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Emily Hainze is a doctoral candidate in English and Comparative Literature at Columbia University, where she writes and teaches about 19th- and 20th-century American literature. Her dissertation focuses on women’s incarceration in the United States, exploring how questions of narrative and genre have been shaped by the conceptualization of women’s crime from the late 19th century onward. As a Public Humanities Fellow at the Heyman Center, Emily will work to develop an online repository for digitized archival records of women and imprisonment, with an eye towards classroom use.

Mary Grace Albanese is a doctoral candidate in English and Comparative Literature at Columbia University. Her dissertation centers on the role of the Haitian Revolution in early 19th-century French-U.S. literary exchange. Her other research interests include translation theory, the transatlantic Gothic, and the legal history of slavery. She is also a translator between French and English, with multiple areas of specialization including law, medicine, and education. As a Public Humanities Fellow, Mary Grace will create a forum for the collection, translation, and publication of Haitian history as told by Haitians themselves. Through a trans-lingual oral history initiative, the project aims to preserve and transmit contemporary Haitian narratives.

Author Maxine Hong Kingston read from her work and discussed her writing as part of the Heyman Center for the Humanities Writing Lives Series and the Center for the Study of Ethnicity and Race's Artist at the Center Series. Dorothy Ko, Professor of History at Barnard College, and Marie Myung-Ok Lee, Adjunct Faculty at Columbia University School of the Arts and Founder of the Asian American Writers Workshop, served as discussants.

Renowned author Colm Tóibín will be in conversation with Roy Foster, Professor of Irish History, about subjects addressed in their upcoming works, both set in Ireland. Colm Tóibín's new novel Nora Webster dramatises the life of a woman and her family in a small town in Ireland in the late 1960s.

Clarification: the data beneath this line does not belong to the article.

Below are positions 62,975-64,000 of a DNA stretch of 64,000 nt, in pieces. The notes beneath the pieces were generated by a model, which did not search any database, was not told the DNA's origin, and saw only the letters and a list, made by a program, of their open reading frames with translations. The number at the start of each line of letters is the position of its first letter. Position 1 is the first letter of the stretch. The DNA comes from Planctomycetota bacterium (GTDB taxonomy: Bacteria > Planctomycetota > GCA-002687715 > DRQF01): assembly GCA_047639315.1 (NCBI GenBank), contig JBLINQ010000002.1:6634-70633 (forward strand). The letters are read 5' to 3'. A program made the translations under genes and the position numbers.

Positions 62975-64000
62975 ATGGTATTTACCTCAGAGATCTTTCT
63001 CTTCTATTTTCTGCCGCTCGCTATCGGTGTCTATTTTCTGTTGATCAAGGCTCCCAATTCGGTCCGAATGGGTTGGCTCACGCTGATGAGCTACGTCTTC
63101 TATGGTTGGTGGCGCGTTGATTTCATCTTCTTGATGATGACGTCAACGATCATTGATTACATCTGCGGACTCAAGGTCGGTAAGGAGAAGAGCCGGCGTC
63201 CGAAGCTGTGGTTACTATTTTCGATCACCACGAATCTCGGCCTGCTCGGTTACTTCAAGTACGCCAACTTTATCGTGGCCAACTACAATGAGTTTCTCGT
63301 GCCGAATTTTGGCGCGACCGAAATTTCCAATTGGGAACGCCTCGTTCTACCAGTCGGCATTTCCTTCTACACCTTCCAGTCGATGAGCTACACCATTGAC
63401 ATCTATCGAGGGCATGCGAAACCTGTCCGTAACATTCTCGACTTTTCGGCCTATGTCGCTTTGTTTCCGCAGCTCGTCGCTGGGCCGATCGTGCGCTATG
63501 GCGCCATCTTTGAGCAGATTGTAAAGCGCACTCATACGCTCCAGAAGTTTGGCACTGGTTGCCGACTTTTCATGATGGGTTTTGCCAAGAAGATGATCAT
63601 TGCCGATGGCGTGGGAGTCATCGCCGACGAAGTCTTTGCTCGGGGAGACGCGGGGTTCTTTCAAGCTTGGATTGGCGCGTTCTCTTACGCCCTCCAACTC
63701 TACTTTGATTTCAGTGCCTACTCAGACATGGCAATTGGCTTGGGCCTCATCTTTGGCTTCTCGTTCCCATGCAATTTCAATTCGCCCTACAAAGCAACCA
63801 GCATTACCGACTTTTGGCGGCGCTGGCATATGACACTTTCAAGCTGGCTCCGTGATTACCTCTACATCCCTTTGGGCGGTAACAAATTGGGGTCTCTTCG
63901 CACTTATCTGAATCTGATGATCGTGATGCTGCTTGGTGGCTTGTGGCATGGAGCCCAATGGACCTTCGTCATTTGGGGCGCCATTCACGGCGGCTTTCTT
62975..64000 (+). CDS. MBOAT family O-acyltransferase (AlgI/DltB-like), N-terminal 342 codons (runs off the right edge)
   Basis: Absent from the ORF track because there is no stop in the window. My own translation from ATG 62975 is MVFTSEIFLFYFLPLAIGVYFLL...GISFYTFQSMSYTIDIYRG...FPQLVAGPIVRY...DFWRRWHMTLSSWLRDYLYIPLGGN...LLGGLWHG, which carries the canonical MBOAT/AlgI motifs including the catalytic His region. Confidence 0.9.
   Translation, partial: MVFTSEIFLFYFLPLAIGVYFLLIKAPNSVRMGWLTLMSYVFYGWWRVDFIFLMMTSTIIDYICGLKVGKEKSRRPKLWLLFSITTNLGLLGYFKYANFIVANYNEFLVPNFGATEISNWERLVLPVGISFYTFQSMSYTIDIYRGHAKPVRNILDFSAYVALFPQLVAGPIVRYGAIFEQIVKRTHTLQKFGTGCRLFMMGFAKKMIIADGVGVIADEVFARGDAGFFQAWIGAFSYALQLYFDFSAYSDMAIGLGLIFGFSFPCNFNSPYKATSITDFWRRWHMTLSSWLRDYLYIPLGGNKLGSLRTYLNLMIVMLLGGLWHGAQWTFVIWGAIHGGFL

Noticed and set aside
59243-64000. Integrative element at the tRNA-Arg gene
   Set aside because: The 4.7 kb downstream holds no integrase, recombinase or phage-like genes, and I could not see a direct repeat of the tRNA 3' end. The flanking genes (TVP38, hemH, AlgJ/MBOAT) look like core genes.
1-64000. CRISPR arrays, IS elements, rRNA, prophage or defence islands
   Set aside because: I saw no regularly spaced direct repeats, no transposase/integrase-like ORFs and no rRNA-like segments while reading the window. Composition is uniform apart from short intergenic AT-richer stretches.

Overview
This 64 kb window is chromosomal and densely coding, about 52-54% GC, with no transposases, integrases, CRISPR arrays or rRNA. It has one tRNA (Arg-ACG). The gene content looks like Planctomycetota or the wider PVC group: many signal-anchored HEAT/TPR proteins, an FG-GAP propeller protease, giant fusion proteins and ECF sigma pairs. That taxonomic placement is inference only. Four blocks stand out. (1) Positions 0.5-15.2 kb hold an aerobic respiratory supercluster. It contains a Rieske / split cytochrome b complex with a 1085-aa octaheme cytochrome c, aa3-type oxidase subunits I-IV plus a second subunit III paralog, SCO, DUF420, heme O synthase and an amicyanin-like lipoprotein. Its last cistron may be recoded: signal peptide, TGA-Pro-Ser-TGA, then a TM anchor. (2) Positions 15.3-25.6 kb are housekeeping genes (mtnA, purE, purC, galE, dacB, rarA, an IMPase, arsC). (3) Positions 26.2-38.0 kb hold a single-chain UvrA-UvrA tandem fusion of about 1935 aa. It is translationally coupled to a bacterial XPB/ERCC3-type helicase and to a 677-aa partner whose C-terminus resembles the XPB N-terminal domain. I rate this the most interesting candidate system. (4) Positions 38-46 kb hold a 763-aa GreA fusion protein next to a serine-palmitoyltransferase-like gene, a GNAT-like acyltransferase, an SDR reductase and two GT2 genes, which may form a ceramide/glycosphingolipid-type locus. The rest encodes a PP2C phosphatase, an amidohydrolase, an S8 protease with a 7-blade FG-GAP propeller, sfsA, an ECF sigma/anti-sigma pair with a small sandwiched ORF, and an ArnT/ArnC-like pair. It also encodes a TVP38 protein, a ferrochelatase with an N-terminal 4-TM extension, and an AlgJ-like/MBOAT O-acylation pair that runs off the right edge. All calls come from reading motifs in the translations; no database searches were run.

The Heyman Center for the Humanities, the Writing Program of the School of the Arts, Public Books, and the Institute for Religion, Culture, and Public Life present an evening with Pulitzer-prize winning author Marilynne Robinson, who will read from her work and be in discussion with Unitarian Minister, Robert Hardies.

The Heyman Center for the Humanities, the Writing Program of the School of the Arts, Public Books, and the Institute for Religion, Culture, and Public Life present an evening with Pulitzer-prize winning author Marilynne Robinson, who will read from her work and be in discussion with Unitarian Minister, Robert Hardies.

Pulitzer Prize-winning journalist Ron Suskind tells stories that bind his first bestseller, A Hope in the Unseen, to his latest one, Life, Animated, a startling portrait of his son's 20-year battle with autism. The two books, fifteen years apart, are tough-minded, densely-reported works that accord dignity to society's outcasts, showing how they can rise to meet their fullest promise. Mr. Suskind will describe how both books harnessed narrative to drive social change.

A bilingual reading in Russian and English of poetry, with discussion to follow, by four leading Russian poets from points across the geography of the Russian-Speaking world, including Shamshad Abdullaev (Fergana, Uzbekistan), Keti Chukhrov (Moscow), Alexandra Petrova (Rome), and Alexander Skidan (St. Petersburg). The poets will be joined by poet/translators Julia Dasbach (Philadelphia), Kevin M. F. Platt (Philadelphia), Alexandra Tatarsky (New York; Philadelphia) and Matvei Yankelevich (New York).